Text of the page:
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No contact with kids for 6 years, court rules


– Marian Clark and her husband, Robert Boyko, had a house in Monroeville.

But it was in such disrepair that a family friend was going to gut it, free of charge, and replace the appliances and countertops and fix it up.

To do so, though, the family of nine had to vacate. So they took their dogs and their cats and their seven children and they went to the Hallmark Inn, 3730 E. Washington Blvd.

Within weeks, that room was so trashed and so filthy, the couple ended up with 14 felony charges between them and their children removed by social services in January.

They drew attention to themselves when they called Neighborhood Code Enforcement to complain about the lack of heat in the motel room.

When code officers got there, they called the police after finding the children in “deplorable” conditions inside a urine-soaked room with food strewn about. Some of the children were zip-tied to chairs and car seats.

None was dressed for the cold and snow, according to court documents.

The children were eating food from the floor, which was also being used as a bathroom by two cats and a dog.

Some of the children had red feet and hands from having been outside in an unheated van with temperatures dropping below 10 degrees. An infant girl was taken to a hospital and put in intensive care, suffering from hypothermia and jaundice.

On Thursday, the couple were in court to be sentenced on those charges. And while they faced no prospect of prison time, appearing in court in the presence of media and family members stressed them out to such an apparent degree they wanted their hearing continued.

But Allen County Prosecutor Karen Richards didn’t want that and Allen Superior Court Judge Fran Gull didn’t either, so they were sentenced to the terms of a plea agreement they signed a month ago – a total of six years in prison, but all the time suspended and four years to be served on probation.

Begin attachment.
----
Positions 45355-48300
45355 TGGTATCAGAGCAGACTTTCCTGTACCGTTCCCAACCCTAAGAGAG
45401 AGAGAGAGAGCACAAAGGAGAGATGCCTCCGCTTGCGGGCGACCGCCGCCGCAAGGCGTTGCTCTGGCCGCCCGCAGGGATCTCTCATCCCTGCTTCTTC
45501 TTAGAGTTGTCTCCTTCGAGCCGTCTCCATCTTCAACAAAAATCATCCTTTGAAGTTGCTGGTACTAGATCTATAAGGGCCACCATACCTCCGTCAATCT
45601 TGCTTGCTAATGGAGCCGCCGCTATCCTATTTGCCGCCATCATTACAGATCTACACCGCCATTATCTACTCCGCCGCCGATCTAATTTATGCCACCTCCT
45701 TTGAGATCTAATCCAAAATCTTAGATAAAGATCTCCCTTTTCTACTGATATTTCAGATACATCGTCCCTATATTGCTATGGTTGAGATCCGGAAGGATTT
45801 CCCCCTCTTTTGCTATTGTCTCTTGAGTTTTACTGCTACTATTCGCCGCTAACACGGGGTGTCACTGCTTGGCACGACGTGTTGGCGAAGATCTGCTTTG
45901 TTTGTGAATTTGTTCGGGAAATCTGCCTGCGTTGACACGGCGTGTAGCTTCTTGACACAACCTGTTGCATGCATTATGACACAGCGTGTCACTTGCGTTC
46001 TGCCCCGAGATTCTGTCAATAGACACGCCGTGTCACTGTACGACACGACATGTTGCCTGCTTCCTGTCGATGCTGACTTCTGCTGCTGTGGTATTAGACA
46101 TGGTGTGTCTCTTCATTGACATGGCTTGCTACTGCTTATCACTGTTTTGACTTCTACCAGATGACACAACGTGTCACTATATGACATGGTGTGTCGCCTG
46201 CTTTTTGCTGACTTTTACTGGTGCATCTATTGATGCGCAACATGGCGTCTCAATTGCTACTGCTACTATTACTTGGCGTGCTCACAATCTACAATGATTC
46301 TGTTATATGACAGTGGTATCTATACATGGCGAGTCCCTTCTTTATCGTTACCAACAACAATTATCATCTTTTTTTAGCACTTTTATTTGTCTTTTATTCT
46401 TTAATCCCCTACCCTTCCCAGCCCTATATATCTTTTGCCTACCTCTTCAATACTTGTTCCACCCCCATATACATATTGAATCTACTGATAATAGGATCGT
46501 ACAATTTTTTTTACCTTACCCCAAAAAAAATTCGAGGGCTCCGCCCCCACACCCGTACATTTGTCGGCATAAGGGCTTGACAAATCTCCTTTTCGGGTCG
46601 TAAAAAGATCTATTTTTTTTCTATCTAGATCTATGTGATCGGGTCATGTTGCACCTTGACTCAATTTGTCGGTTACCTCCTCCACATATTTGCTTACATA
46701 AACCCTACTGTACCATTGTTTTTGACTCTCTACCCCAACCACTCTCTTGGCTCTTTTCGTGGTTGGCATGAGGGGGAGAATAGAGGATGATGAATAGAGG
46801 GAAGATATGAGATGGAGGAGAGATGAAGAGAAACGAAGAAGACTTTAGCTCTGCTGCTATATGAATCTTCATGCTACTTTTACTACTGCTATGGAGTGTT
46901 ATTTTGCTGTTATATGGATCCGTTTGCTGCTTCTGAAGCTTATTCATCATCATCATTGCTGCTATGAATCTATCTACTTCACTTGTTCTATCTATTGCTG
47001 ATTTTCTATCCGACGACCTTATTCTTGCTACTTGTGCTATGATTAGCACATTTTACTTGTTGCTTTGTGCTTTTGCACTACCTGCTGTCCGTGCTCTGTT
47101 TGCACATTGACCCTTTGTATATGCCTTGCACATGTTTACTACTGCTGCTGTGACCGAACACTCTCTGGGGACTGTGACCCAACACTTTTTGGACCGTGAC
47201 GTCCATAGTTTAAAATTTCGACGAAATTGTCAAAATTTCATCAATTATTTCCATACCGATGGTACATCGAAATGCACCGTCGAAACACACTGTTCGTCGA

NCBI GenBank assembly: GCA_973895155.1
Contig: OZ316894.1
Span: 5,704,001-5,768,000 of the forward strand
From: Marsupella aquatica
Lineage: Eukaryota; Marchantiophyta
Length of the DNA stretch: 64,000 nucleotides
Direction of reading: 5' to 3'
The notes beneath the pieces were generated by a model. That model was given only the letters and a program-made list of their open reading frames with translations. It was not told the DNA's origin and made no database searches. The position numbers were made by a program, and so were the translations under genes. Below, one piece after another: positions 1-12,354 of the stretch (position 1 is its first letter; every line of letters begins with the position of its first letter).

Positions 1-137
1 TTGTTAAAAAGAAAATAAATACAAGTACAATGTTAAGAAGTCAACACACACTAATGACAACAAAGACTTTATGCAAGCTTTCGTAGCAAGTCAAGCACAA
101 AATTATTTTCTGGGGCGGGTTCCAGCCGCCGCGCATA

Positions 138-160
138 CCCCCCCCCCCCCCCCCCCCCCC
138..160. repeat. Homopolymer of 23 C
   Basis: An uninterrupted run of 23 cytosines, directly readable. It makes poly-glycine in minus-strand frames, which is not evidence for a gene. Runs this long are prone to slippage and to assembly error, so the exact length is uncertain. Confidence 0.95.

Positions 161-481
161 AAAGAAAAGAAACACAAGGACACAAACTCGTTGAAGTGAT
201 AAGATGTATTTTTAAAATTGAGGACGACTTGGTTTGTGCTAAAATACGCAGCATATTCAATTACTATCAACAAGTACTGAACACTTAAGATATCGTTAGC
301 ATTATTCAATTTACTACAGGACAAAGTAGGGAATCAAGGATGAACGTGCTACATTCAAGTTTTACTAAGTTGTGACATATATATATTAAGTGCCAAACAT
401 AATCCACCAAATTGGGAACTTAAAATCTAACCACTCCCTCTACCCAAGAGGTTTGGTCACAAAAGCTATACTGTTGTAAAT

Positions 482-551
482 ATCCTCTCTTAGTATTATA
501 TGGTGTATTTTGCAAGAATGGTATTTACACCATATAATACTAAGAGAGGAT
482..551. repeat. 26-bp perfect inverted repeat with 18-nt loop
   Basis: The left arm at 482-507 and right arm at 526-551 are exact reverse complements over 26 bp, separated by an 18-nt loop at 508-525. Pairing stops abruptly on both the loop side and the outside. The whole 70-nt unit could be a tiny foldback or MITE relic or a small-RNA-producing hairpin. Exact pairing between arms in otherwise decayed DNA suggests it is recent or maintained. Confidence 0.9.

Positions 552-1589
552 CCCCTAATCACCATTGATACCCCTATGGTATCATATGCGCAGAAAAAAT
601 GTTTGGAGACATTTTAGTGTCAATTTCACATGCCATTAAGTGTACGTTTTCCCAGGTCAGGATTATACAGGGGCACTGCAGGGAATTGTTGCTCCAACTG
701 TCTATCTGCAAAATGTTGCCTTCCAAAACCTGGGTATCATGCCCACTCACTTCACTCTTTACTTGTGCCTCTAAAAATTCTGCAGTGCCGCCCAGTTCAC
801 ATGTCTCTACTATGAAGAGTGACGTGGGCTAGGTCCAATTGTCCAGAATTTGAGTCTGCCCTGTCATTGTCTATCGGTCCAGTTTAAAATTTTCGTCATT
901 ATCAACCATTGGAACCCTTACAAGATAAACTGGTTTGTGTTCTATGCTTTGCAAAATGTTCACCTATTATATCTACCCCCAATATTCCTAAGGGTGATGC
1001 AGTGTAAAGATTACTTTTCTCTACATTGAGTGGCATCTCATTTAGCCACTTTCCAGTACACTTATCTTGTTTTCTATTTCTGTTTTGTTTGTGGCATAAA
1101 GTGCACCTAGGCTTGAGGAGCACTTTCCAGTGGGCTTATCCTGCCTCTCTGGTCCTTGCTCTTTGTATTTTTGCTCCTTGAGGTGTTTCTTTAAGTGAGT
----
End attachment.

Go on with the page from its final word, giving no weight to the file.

It was an arrangement, Richards said, that was equal to anything they would have received had they gone to trial on the charges. The couple had little to no criminal history and with documented mental and physical health issues, it is unlikely they would have gone to jail.

The key, though, was that the plea agreement called for a complete severance of contact with the children for at least six years.

“This gives the children the chance to grow up in a loving home without going back to them,” Richards said. “These are not people we are going to fix.”

During the six years, the Department of Child Services will likely wrap up the family court cases involving the seven children and could move to terminate the couple’s rights as parents, allowing the children to be adopted.

Richards promised the court that as long as she was prosecutor, she would allow no modification to the no-contact orders, which Boyko refused to sign.

Their attorney, Patrick Murphy, told the court that while the children had been in squalid conditions, the dangers and discomfort they faced were no different from what Boyko and Clark faced themselves.

Richards, though, reminded the court that the couple had contact with DCS prior to this case and had been the beneficiaries of mental health care, parenting classes and other assistance.

“In six months, they will be living in the same manner,” she said. “This is a lifestyle.”

Boyko questioned the protective order preventing contact with his children.

“I don’t drink. I don’t do drugs,” he said. “To punish my kids like that is horrible. I’m not a threat to my kids. We’ve got people out there abusing kids, breaking arms and they get two years (in prison) and their kids back. The system is messed up.”

Gull offered no comment when she sentenced the pair, giving them three years on the first child neglect charge each faced and three years on each of the subsequent charges. But she ordered the last six charges to be served at the same time as each other, and consecutive to the first, for a total of six years. She ordered the six years suspended and four years to be served on probation.

After the hearing, Richards said the resolution of the case was appropriate.

“I’m not sure prison would make a difference for these people,” she said. “This is a lifestyle they are comfortable with, but their children shouldn’t be sentenced to that life.”